Without waking up to these deformations, we’ll never achieve a critical and revolutionary thought that can orient the actions to transform the current crisis in Haiti. There won’t be any change in favor of the exploited in Haiti unless we retake the road opened in 1971. To us, members of the Democratic Committee of Argentina, it’s not about a nostalgic remembrance of a glorious past, but a guide, something to learn lessons from, in order to overcome the current occupation of the country.

A sign of the European bias of history: Toussaint Louverture, liberator of Haiti, is remembered as "The Black Napoleon" —the name of his number one enemy.
A sign of the European bias of history: Toussaint Louverture, liberator of Haiti, is remembered as “The Black Napoleon” —the name of his number one enemy.

1971 is not the past, it holds a lot of relevance to transform the present, and to build the future of the nation with freedom, sovereignty and independence. Yes, 1971 can guide us amidst all this humiliation, all this pain, all these deceits and all these betrayals, amidst the confusion, the myths and the falsifications of truth.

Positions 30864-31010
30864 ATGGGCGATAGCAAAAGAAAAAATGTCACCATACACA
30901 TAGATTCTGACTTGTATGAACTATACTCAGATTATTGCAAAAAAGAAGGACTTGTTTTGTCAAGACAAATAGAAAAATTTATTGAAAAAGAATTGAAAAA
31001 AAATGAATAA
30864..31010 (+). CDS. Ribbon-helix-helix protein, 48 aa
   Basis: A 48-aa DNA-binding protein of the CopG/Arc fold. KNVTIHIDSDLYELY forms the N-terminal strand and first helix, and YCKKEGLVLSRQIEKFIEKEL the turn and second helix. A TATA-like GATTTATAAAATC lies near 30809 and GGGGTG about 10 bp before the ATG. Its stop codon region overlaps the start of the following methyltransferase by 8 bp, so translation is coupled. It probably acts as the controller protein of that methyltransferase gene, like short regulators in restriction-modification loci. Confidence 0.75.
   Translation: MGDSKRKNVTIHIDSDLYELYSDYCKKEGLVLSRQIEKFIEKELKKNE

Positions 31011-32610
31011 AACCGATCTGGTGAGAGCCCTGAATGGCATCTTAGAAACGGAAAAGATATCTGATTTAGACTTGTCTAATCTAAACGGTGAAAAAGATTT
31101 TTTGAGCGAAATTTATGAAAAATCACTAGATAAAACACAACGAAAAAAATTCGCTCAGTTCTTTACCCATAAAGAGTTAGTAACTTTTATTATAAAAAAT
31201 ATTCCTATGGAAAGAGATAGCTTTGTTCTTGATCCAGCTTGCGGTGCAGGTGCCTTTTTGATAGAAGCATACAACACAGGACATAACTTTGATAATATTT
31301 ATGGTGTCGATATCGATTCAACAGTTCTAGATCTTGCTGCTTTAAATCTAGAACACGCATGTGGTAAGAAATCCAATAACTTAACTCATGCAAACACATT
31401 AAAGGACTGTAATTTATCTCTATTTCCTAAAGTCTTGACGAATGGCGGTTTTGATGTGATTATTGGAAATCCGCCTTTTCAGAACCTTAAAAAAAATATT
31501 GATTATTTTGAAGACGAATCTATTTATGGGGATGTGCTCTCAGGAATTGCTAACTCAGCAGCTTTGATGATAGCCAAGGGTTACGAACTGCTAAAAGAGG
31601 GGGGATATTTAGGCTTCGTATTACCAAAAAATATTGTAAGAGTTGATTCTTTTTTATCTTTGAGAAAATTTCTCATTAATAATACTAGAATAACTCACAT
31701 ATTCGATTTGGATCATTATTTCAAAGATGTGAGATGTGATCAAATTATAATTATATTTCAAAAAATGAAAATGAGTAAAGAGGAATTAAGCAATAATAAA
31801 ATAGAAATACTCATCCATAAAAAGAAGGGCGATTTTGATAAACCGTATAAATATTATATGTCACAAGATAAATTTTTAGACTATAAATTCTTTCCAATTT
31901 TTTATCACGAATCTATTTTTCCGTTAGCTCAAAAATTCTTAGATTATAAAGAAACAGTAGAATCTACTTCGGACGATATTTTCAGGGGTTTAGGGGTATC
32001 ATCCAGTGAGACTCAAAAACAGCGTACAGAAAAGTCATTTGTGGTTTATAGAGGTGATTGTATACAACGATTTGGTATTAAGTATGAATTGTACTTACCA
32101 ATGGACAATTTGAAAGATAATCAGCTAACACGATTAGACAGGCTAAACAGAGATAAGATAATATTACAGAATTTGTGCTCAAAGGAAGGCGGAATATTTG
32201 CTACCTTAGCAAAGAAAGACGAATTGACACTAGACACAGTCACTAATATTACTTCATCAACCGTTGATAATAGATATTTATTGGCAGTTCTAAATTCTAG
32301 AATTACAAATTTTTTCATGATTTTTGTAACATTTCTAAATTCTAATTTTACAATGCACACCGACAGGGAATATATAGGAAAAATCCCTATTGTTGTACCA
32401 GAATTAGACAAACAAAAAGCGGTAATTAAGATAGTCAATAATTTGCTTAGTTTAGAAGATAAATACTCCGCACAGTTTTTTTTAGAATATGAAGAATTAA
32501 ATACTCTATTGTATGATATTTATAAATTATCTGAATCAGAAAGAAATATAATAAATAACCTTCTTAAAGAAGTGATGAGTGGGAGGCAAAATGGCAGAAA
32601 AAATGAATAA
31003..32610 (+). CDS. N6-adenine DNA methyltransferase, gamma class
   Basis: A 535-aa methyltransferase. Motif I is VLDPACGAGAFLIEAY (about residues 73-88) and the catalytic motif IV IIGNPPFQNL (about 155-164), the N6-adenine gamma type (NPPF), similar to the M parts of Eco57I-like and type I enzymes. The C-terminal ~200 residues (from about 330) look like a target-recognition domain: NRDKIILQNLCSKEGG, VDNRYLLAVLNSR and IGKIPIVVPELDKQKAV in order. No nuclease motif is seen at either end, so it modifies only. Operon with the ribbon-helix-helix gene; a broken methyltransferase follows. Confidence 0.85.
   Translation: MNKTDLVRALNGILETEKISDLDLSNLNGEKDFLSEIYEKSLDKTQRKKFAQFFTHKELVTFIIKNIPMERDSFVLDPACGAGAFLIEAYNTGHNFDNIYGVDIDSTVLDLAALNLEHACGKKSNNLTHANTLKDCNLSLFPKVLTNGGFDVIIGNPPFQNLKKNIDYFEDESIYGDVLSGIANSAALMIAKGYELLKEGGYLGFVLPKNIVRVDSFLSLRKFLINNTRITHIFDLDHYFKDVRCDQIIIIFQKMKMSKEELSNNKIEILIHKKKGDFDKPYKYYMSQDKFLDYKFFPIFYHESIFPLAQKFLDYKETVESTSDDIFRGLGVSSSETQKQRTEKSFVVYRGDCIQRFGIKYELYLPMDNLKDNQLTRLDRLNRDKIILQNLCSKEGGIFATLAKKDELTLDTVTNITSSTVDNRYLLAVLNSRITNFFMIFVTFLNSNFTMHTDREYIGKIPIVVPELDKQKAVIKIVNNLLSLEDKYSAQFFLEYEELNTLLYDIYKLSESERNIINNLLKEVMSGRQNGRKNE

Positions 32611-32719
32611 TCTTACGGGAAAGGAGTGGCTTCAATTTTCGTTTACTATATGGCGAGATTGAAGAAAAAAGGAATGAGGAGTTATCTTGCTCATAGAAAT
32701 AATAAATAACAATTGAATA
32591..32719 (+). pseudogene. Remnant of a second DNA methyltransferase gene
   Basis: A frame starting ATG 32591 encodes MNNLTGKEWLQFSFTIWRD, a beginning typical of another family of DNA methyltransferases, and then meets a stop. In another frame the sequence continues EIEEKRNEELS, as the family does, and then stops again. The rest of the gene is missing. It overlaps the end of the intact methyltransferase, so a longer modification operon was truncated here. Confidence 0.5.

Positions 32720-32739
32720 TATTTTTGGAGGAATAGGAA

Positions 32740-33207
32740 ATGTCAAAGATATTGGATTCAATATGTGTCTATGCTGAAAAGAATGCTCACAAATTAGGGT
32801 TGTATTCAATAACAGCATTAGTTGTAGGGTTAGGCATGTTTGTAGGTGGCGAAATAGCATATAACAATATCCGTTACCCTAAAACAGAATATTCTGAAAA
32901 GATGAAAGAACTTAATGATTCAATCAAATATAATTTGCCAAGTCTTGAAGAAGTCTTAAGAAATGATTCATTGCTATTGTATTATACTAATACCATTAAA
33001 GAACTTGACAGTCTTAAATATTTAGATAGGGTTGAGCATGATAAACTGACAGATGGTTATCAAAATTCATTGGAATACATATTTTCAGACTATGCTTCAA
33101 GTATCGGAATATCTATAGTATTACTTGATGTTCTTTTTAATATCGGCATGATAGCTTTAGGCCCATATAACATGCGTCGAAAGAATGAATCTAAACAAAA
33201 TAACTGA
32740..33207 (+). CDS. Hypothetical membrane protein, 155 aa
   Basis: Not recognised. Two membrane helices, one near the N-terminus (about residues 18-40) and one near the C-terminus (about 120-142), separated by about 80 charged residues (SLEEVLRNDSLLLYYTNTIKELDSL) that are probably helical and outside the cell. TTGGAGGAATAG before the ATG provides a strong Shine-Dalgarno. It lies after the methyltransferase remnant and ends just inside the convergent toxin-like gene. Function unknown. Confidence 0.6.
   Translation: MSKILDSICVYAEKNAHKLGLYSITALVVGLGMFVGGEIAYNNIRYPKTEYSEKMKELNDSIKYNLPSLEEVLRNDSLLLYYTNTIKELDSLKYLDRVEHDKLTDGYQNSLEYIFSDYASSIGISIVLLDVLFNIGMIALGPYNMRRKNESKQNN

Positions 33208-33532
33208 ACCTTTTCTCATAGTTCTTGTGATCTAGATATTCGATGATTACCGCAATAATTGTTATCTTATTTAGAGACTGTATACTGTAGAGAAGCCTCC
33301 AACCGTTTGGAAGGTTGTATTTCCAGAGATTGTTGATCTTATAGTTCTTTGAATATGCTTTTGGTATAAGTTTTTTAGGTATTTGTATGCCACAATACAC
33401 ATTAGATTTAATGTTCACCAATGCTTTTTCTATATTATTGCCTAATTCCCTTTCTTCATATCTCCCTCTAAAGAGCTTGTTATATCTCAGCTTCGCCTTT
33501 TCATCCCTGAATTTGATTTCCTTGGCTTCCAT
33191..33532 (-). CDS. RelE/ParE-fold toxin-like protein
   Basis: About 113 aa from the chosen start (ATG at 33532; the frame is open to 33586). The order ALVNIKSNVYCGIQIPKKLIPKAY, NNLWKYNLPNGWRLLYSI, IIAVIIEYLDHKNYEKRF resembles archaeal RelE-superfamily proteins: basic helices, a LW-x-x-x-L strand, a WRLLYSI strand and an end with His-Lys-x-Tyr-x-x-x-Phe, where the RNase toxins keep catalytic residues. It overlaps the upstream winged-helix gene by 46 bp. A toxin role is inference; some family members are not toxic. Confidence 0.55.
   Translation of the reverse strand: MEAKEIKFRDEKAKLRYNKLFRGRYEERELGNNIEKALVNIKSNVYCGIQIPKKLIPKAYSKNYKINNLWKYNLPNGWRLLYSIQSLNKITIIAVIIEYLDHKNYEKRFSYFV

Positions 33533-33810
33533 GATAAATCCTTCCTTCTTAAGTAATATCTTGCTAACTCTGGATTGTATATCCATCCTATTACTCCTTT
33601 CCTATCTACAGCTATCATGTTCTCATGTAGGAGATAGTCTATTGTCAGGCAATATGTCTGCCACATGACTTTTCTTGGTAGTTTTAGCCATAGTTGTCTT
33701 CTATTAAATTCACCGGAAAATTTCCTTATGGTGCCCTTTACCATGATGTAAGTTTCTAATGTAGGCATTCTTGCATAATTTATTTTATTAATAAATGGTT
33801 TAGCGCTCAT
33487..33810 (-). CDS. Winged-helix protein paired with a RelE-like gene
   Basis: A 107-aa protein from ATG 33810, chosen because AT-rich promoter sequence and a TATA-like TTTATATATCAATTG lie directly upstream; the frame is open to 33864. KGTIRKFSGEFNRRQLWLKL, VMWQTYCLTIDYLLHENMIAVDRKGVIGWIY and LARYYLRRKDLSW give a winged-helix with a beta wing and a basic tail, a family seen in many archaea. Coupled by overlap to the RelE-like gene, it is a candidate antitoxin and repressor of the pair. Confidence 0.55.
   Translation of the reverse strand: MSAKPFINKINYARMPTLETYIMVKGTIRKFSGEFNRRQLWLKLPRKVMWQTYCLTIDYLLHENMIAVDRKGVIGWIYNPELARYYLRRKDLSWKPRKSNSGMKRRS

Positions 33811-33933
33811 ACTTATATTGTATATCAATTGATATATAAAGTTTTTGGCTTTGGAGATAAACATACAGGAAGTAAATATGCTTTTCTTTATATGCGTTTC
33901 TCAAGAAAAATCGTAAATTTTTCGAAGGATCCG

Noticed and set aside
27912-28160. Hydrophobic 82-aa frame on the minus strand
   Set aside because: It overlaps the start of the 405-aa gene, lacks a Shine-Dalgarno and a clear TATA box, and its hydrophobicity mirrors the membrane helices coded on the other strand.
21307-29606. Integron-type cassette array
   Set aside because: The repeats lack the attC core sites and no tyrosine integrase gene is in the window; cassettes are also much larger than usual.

For example, one of the biggest myths and falsehoods is the way in which they try to convince us that a social and political change in favor of the masses could be achieved through elections while the country is militarily occupied by the MINUSTAH, disguised as humanitarian aid. If the elections were carried out on October 9, as planned, they will obviously be sparsely attended, because most of the Haitian people knows that the change that they want can’t come from a farce as coarse as this one.